What is “Lazy Eye” and Amblyopia?
A “lazy eye”, otherwise known as amblyopia, is a commonly discussed topic among the general public. At times, it is not entirely understood what a lazy eye is referring to or what the causes and symptoms of it are. Below, an introduction to amblyopia is discussed.
What are the Symptoms of Lazy Eye?
Amblyopia is associated with decreased vision in one or both eyes that cannot be corrected with a spectacle or contact lens and has no other obvious causes. Other aspects of vision may also be affected, such as the ability to pick out one shape from a crowd of many.
The Causes of Lazy Eye
There is a variety of reasons that amblyopia can develop but the main cause is due to lack of visual stimuli to the back of the eye at an early age. The period of time that amblyopia can develop in children varies among individuals but averages to be before the age of seven. At this time, it is important for the child to receive clear visual information to allow the brain to build the necessary connections to perceive an image as clear later on in life.
Deprivation amblyopia refers to causes for disruption to vision due to something blocking the pathway of light into/ out of the eye. This can include a cataract at birth, trauma, corneal/ retinal disease, etc.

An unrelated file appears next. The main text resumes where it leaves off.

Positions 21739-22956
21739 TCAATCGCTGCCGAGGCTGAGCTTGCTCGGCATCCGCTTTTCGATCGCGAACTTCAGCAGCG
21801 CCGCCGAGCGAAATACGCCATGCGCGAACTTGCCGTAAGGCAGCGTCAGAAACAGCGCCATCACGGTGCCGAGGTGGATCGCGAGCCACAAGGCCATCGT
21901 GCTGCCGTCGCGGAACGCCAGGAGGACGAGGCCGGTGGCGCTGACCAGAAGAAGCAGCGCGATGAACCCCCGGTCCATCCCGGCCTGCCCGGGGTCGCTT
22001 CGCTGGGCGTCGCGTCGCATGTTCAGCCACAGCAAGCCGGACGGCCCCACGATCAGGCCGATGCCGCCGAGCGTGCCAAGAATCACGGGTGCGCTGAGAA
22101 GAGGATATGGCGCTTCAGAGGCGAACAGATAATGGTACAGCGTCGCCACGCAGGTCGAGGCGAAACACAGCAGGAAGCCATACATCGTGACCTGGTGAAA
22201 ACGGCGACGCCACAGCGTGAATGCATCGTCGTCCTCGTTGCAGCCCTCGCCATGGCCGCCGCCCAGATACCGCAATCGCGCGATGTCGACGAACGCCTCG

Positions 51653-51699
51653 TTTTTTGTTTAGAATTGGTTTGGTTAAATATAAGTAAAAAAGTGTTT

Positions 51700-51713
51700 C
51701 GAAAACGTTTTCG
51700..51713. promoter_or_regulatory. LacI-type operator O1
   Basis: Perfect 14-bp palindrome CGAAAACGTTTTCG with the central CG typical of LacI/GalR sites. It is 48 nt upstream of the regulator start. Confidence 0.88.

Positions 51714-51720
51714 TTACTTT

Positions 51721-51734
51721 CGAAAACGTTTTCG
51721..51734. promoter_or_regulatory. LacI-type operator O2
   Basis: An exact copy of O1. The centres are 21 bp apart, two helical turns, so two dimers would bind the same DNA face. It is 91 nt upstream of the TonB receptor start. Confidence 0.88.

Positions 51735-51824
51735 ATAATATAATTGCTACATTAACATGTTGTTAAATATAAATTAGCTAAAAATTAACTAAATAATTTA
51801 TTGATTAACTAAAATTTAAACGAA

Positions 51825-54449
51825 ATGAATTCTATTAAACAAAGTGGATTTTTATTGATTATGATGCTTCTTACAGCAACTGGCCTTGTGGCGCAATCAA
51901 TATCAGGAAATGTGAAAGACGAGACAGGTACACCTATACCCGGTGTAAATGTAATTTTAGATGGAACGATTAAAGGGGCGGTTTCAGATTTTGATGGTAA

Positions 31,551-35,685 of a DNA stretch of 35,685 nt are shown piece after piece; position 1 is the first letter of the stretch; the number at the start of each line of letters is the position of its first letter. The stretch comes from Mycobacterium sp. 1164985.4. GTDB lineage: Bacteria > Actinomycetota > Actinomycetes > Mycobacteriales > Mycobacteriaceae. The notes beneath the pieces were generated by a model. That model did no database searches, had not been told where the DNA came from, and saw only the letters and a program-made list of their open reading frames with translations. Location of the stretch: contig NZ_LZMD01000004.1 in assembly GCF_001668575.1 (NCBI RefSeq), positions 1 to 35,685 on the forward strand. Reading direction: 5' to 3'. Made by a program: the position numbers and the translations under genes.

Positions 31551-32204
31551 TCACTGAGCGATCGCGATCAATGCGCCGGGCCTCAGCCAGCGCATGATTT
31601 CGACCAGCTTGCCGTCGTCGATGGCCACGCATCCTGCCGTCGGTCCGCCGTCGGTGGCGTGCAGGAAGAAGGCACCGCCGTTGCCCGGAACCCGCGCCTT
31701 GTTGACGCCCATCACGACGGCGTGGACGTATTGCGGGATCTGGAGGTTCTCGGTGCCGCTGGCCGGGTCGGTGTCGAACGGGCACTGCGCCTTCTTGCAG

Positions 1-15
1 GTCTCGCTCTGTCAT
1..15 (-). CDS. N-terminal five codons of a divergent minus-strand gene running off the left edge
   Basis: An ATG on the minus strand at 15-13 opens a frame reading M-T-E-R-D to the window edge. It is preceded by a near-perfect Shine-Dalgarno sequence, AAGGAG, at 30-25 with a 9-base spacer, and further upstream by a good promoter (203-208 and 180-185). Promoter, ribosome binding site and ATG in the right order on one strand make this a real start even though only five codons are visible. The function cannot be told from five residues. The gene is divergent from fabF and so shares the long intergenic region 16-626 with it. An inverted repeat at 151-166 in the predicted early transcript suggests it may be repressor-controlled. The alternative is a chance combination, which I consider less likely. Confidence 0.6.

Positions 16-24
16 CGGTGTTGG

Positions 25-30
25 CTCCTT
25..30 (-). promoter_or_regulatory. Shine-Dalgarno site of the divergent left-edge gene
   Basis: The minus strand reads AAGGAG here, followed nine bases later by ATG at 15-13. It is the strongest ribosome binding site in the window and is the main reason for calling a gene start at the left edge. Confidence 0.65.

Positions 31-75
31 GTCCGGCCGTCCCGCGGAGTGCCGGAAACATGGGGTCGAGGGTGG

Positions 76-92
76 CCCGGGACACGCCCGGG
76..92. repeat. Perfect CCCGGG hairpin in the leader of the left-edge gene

Strabismic amblyopia refers to when the child is born with, or develops early on, an eye turn. This prevents one of the eyes from being lined up properly and this eye in turn is not receiving the stimuli needed for neuronal growth.
Refractive amblyopia is when a child is only able to perceive a blurry image due to a need for glasses at an early age. Farsighted children are more likely to develop amblyopia than nearsighted children. This type of amblyopia also includes meridional amblyopia, which means that there would be blur in one direction (i.e. horizontally), regardless of glasses correction.
Providing the child with the best vision possible is the main focus of treatment for amblyopia. This can mean clearing up the path that light travels through the eye (i.e. cataract surgery), giving the right glasses, or lining up the eyes. The key for treatment is the age of the patient and consistency of the practices required. The younger the patient, typically, the better the results. Often, the child will be encouraged to use their “lazy eye” if they have only one eye that isn’t seeing as well. This can often be done by patching the “good eye” for a couple of hours a day or by using eye drops.
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